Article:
242054 A successful case study in using legal tools to ban caffeinated alcoholic beverages

Monday, October 31, 2011: 8:30 AM

Michele Simon, JD, MPH , Eat Drink Politics, Oakland, CA
In November 2010, the U.S. Food and Drug Administration (FDA) ruled that caffeine is an illegal additive in alcoholic beverages. While the media focused all its attention on the FDA, this action was actually the culmination of a four-year campaign that was waged on numerous different levels. Among the most important players was a committee of state attorneys general who fought against these products both in public and private. While the state attorneys general threatened litigation against the makers of caffeinated alcoholic beverages, advocacy groups proposed state legislative bans or regulatory action. All of these efforts ultimately led to the federal government taking regulatory action, thus providing important lessons on the interaction between state and federal legal action.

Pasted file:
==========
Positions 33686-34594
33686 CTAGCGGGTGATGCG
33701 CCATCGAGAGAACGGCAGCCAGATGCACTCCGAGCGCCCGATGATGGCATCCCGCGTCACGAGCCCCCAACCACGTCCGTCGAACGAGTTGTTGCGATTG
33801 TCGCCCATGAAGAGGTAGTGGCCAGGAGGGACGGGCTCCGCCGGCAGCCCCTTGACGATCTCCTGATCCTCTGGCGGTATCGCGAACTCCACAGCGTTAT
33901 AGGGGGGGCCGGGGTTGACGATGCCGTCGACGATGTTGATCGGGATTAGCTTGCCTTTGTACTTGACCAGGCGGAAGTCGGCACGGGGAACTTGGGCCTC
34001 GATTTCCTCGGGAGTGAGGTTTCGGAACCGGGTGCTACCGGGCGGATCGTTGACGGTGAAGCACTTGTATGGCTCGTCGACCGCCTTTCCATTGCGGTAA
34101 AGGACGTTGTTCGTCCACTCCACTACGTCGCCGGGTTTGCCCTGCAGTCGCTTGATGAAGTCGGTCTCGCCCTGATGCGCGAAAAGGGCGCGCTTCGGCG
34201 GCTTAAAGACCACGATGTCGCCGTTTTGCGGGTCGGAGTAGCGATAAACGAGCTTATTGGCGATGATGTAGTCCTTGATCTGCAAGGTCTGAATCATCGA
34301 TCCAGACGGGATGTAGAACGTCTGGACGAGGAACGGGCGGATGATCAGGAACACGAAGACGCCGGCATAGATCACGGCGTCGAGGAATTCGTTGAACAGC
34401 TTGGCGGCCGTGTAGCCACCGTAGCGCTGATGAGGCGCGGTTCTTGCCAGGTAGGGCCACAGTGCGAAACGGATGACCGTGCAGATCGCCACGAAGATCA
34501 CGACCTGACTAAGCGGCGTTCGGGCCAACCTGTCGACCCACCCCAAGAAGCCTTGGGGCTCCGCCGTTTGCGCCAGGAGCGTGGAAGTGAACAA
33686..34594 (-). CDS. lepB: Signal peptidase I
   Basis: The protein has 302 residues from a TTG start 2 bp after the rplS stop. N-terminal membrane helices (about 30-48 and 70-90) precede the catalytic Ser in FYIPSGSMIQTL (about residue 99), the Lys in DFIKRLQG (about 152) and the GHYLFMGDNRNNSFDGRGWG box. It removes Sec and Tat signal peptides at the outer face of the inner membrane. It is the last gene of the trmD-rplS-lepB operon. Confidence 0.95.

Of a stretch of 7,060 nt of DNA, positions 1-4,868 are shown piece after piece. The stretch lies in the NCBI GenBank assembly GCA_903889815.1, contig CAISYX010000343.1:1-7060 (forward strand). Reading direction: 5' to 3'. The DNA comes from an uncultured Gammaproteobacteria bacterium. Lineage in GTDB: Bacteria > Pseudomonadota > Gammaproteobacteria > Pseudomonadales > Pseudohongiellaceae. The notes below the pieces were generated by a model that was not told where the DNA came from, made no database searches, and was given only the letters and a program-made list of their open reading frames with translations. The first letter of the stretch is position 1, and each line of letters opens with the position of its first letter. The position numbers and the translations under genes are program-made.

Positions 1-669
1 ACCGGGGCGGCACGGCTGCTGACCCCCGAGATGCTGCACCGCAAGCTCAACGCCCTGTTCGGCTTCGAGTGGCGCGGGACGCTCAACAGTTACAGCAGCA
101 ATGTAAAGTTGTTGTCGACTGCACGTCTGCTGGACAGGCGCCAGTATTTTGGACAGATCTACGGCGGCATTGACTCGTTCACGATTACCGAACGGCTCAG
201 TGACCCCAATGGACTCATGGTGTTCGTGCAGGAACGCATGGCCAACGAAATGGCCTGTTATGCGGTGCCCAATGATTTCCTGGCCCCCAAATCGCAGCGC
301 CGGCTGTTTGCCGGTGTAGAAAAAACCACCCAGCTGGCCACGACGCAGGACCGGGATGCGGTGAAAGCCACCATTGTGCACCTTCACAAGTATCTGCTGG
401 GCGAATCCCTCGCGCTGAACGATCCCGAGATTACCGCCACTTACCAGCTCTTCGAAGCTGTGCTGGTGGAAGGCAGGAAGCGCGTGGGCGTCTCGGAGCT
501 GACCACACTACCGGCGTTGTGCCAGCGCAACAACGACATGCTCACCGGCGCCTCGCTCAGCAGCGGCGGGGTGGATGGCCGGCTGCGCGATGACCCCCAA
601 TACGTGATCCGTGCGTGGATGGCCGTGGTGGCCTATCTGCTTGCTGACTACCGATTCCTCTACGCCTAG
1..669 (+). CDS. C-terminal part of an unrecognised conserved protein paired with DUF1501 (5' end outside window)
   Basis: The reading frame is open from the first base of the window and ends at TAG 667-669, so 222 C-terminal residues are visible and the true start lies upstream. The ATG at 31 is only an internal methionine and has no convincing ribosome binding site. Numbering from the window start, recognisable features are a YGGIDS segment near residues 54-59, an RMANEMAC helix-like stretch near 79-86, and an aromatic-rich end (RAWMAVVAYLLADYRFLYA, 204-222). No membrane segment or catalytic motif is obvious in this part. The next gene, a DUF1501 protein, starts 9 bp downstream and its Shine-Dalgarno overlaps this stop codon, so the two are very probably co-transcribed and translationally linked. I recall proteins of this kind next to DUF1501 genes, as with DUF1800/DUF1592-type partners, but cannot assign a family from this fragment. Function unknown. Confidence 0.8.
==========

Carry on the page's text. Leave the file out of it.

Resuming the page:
This presentation will describe how various factors, including scientific research, media advocacy, public and private litigation, state-based legislation, and state and federal regulation all came together to overcome fierce opposition on the part of the alcohol industry to get dangerous products off the market. This case study provides many important lessons for public health advocates on how to apply an array of legal tools.

Learning Areas:
Advocacy for health and health education
Public health or related laws, regulations, standards, or guidelines
Public health or related public policy

Learning Objectives:
Identify harms associated with caffeine in alcohol Describe various legal tools applied to ban caffeinated alcoholic beverages Compare federal, state, and local legal actions Discuss how law, research, media, and advocacy came together for victory

Keywords: Advocacy, Alcohol

Presenting author's disclosure statement:

Qualified on the content I am responsible for because: 15 years in field of public health law
Any relevant financial relationships? No

I agree to comply with the American Public Health Association Conflict of Interest and Commercial Support Guidelines, and to disclose to the participants any off-label or experimental uses of a commercial product or service discussed in my presentation.